Sunday, January 15, 2012

my home town    Coming up for auction soon is this little vase depicting a football player from my home town team, Portsmouth.  Why am I showing you this? Is it by Bishop & Stonier or one of the other associated partnerships?  No, well, not really.  It's actually by the Grays pottery.  This factory has two connections with Bishop & Stonier: the first is that they often bought B&S blanks which were then decorated with their own designs.  You can, on occasion, find Grays pieces which have their own factory mark applied over a Bisto mark.  The second connection between the two factories is that George Buttle, a designer for Grays, also worked at the Bishop & Stonier company as Art Director.  This piece of Grays pottery is known to be designed by Buttle in 1911.

Lastly, the subject of this vase gives me a very loose excuse to link to a youtube clip of the wonderful Adele singing Hometown Glory


Anonymous said...

Hi, I'm from El Salvador, Central America, I have a dish abbey ironstone, Livesley Powell & Co brand, appears in essence the image of a ruined gothic church, one man, one boy and two women from a river. I could talk about that brand?


bisto boy said...

you piece sounds like it's in the Abbey pattern which L.P&Co used, as did their successors, leading eventually to the George Jones & Co factory who made it famous the world over.

Mindy said...

I am trying to find out some information on an Ironstone Abbey L.P. & Co Blue 12 sided 4.5" deep by 13" bowl that my great grandmother was bathed in around 1888-1889. The scene is also a man, boy and two ladies sitting on rock at the river overlooking a church. Can you please let me know where I could find out about this bowl? I found your website trying to google about this.
Many Thanks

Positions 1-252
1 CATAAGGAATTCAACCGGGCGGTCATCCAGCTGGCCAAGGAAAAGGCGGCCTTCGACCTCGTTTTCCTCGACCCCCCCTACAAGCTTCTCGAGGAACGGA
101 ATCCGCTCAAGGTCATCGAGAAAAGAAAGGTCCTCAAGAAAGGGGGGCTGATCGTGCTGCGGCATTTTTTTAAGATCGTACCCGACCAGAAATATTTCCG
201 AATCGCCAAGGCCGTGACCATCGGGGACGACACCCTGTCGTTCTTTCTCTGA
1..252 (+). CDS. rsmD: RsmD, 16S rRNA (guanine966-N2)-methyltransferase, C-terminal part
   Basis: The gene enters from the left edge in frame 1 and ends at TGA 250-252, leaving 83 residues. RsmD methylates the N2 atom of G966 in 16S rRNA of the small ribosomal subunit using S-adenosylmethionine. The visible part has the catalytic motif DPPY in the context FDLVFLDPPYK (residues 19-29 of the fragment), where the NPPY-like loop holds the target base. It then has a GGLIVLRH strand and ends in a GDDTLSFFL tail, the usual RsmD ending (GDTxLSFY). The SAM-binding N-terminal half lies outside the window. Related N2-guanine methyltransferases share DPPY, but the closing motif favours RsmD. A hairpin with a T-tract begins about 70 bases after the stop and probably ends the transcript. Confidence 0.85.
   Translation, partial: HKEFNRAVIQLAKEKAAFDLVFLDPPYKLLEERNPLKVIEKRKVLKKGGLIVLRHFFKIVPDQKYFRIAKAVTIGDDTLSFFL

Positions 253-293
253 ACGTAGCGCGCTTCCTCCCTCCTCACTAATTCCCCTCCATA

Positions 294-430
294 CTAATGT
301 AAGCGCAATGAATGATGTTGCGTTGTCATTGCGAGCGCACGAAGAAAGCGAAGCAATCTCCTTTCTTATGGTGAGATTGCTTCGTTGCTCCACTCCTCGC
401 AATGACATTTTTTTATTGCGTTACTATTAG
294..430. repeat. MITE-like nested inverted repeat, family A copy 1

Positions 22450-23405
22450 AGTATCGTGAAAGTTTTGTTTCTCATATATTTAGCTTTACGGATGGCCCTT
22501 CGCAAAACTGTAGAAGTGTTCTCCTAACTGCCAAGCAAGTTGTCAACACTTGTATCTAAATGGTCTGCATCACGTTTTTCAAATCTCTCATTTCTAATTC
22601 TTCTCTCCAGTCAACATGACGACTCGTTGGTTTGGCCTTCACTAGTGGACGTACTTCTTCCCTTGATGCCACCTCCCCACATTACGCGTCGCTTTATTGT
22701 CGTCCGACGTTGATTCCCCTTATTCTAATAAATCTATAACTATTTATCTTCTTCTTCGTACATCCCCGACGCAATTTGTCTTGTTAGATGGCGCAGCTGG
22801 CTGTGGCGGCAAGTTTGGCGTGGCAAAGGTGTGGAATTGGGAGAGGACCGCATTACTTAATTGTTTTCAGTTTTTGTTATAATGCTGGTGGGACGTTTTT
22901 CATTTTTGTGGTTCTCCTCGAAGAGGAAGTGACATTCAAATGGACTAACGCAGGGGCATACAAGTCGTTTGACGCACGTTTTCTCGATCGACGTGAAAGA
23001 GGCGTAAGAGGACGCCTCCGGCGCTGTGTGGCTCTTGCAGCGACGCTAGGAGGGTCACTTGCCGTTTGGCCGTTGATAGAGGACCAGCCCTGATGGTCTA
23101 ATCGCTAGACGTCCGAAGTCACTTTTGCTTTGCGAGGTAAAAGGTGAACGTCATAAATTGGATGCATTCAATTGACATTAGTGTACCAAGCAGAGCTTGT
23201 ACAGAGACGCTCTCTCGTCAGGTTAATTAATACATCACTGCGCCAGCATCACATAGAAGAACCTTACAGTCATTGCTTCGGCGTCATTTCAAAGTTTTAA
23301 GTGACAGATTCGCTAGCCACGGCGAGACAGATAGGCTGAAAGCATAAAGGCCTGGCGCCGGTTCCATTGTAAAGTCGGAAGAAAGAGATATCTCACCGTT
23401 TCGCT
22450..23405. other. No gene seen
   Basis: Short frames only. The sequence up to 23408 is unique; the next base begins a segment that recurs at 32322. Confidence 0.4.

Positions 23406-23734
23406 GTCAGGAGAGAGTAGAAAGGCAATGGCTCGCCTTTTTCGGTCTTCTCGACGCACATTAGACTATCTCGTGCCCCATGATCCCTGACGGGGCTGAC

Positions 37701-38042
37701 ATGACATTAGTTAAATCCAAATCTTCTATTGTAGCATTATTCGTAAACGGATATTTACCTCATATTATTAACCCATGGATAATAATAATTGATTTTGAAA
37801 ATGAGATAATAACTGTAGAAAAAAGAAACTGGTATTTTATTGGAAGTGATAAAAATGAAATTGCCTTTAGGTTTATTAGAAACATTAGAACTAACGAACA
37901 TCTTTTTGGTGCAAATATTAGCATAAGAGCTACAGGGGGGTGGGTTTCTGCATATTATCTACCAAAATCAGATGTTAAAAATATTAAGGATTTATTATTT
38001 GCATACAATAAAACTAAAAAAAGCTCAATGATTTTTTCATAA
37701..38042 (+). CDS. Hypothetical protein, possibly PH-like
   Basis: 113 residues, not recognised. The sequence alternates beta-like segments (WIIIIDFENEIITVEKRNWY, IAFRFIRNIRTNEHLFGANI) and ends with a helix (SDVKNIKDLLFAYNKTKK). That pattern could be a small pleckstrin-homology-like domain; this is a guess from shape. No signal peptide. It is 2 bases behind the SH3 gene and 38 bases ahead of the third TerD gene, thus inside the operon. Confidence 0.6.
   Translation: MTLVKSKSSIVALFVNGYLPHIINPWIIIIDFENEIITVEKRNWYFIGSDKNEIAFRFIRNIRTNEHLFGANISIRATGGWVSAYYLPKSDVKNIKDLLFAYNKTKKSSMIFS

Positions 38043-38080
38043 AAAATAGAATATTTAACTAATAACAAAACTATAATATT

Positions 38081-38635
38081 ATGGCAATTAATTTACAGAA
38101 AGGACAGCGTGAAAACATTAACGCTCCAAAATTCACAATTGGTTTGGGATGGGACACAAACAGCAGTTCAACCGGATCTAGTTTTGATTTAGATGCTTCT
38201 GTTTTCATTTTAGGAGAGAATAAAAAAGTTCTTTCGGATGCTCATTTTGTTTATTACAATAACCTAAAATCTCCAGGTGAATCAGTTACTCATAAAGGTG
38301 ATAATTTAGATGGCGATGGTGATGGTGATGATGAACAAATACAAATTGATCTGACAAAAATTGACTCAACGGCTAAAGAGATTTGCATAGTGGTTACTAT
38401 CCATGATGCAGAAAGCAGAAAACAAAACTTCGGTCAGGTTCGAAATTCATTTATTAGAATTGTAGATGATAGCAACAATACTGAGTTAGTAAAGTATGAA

bisto boy said...

What info would you like to know? it seems you have most have the info already: L.P means it's by Livesley Powell so will date from 1851-1866. The description of the pattern is of "Abbey". The large size of your bowl indicates that it was part of a wash set and would originally have had a matching wash jug, probably a potty, soap dish and toothbrush holder. To find such a large piece of Livesley Powell is quite rare as most of the surviving pieces I've ever seen have been small pieces of table ware (plate, jugs, sugar bowls etc) If yours is in good condition it could be worth £200-400 pounds, especially as it is an unusual 12 sided shape. Livesley Powell made pieces with multiple sides for tableware in particular, but i've never seen a 12 sided wash bowl.

If you want to know more about a specific transfer pattern, you could invest in this book: Miller's Encyclopedia of British Transfer-Printed Pottery Patterns 1790-1930 which you can buy on Amazon.

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Sometimes, life doesn't turn out the way you expected. And sometimes, it is exactly as it was 'meant' to be. But whilst i'm not a believer in fate or fatalism, I do believe that life is a both a learning experience and an obstacle course to be climbed and clambered over in the most creative way possible! In doing so, you'll get to where you should be even if it's not where you'd imagined.